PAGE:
Frame of Mind

Karen Cummings & Pamela Blythe of Design Directions. To contact either one of them, call (970) 778-2356



Divas Cutout

Karen Cummings & Pamela Blythe of Design Directions. To contact either one of them, call (970) 778-2356

110412_REW_DD_Nerd_CUTOUT

Karen Cummings 
& Pamela Blythe
(970) 778-2356
Design Directions

There’s no better way of expressing your personality in your home than what you hang on your walls. To anchor a collection of paintings or photographs on the wall, try unifying the framing. Frames are more popular and less expensive than ever. You can purchase frames as a set or individually to fit your theme. Using white mats with all white or all black frames is an easy way of making a disparate collection into a striking group. If you follow this route hang all pictures together on one wall rather than scattering them around a room. This will also unify individual pieces and make them look as if they are part of a collection.

There are two ways to group your collection. The first, symmetrical, is about balanced proportions. A grid of images evenly spaced around a center point is the most basic example. If you like the gallery effect, hang a single row of three or more items. The second, asymmetrical, has beauty as well. An asymmetrical arrangement gives your living space a casual, spontaneous feel. This grouping works best with an odd number of art pieces or when you have different sized frames hung at random on the wall.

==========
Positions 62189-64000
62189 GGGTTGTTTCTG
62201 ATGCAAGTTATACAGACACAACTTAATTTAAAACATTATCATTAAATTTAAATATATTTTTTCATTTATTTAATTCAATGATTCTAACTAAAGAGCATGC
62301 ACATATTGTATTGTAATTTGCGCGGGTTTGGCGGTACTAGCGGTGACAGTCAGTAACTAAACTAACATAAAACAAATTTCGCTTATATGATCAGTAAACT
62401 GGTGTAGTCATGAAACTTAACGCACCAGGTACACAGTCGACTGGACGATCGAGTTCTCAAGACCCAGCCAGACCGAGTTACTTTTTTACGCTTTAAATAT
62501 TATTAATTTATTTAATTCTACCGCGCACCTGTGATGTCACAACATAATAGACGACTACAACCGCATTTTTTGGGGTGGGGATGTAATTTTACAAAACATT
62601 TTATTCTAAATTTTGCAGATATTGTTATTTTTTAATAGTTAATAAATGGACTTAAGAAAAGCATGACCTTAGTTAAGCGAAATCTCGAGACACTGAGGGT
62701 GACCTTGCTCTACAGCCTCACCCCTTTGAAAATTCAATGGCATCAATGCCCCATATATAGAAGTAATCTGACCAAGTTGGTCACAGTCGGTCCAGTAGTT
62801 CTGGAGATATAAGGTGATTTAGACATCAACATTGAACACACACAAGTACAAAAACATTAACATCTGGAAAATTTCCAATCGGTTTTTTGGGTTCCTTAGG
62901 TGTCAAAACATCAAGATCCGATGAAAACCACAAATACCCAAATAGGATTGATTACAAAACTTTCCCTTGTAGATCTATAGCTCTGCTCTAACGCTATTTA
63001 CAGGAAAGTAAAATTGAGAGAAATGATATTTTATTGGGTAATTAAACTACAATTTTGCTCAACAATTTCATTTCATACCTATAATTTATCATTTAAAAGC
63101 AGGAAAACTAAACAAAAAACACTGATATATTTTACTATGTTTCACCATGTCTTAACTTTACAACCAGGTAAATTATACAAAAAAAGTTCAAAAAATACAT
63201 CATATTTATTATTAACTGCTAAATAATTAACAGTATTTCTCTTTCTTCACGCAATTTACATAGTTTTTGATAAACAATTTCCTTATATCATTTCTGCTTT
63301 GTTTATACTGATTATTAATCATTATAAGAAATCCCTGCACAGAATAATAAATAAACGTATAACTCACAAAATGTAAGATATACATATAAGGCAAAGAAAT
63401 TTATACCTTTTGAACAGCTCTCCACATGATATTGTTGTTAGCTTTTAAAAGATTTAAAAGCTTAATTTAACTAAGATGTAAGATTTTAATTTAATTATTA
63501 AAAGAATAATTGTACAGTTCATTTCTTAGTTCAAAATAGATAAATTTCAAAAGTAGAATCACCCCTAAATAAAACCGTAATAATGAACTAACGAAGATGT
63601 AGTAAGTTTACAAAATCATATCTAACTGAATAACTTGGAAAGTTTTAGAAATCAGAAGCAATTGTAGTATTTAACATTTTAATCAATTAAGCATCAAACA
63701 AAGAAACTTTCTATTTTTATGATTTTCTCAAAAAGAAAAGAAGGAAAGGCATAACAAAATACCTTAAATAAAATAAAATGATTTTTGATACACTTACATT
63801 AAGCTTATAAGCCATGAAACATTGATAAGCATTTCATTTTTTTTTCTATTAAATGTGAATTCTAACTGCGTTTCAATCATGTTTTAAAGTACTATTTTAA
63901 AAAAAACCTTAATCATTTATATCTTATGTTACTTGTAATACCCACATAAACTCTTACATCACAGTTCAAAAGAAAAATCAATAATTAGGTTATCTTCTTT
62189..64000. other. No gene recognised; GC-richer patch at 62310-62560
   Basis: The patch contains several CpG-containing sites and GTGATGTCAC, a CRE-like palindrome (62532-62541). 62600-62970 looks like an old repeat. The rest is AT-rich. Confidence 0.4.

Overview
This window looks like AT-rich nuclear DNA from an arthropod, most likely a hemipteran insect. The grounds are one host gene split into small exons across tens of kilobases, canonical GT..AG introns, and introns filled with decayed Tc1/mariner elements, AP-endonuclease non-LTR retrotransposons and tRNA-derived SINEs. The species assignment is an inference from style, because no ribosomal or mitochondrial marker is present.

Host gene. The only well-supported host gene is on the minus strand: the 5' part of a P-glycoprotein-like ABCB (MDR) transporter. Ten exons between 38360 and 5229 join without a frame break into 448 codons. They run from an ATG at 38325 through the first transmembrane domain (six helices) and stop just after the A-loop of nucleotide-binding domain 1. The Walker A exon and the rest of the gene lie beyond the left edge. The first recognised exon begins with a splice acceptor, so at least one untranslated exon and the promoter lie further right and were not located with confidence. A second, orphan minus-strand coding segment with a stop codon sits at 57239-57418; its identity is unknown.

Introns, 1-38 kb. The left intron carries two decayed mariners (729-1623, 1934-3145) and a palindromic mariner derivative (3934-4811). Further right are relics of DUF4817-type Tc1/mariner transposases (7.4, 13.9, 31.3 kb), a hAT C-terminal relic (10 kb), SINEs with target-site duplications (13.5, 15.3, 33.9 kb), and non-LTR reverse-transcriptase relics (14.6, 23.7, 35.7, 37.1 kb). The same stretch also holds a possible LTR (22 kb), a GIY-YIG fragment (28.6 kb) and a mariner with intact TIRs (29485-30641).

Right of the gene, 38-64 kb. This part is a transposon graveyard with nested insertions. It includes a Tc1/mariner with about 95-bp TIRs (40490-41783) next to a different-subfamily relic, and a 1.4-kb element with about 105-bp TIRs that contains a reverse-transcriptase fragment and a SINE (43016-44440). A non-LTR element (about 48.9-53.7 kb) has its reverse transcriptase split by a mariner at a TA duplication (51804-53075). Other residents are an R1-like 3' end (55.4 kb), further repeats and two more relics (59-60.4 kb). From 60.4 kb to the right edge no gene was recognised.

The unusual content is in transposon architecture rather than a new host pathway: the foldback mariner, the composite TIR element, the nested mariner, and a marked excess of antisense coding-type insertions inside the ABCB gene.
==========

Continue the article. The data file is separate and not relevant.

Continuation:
Hanging a grouping that is too small for the furniture under it is a common mistake. A small picture over a large sofa will look awkward. Add enough small pictures to cover a large enough area and you will be set. Plan your arrangement so that it covers at least two thirds of the wall space over the furniture item in question. Make sure that it is not wider than the furniture itself.

Color is the starting point for tying together art and photo collections. Add a touch of color to a solid white wall by painting it a color that suits the general ambience of the room and flows with the collection. Generally any type of artwork looks best on a background of color.


FRAMING TIPS

Line them up
Arrange all of your photos along a vertical line. This works well in a space with high ceilings or a very vertical structure like a beam.

Inside the lines
Tape out a rectangular area that you’d like your photos to fill, (blue painters tape works well), and arrange them loosely within the borders of the box. This is an easy way to decorate and oddly shaped or narrow space. Use the tape to keep the space between the frames equal. In this arrangement you can use the same or different sizes frames.

Above and Below
Using a vertical line, arrange groups of photos above and below the line. Aim to cover about the same area above and below to avoid the top or bottom heavy arrangement.

Velcro Fasteners
This is my favorite tool for hanging groups of artwork or photos, they come in strips and adhere to the back of most frames and it is pretty hard to mess up. You can purchase them in any picture hanging department.

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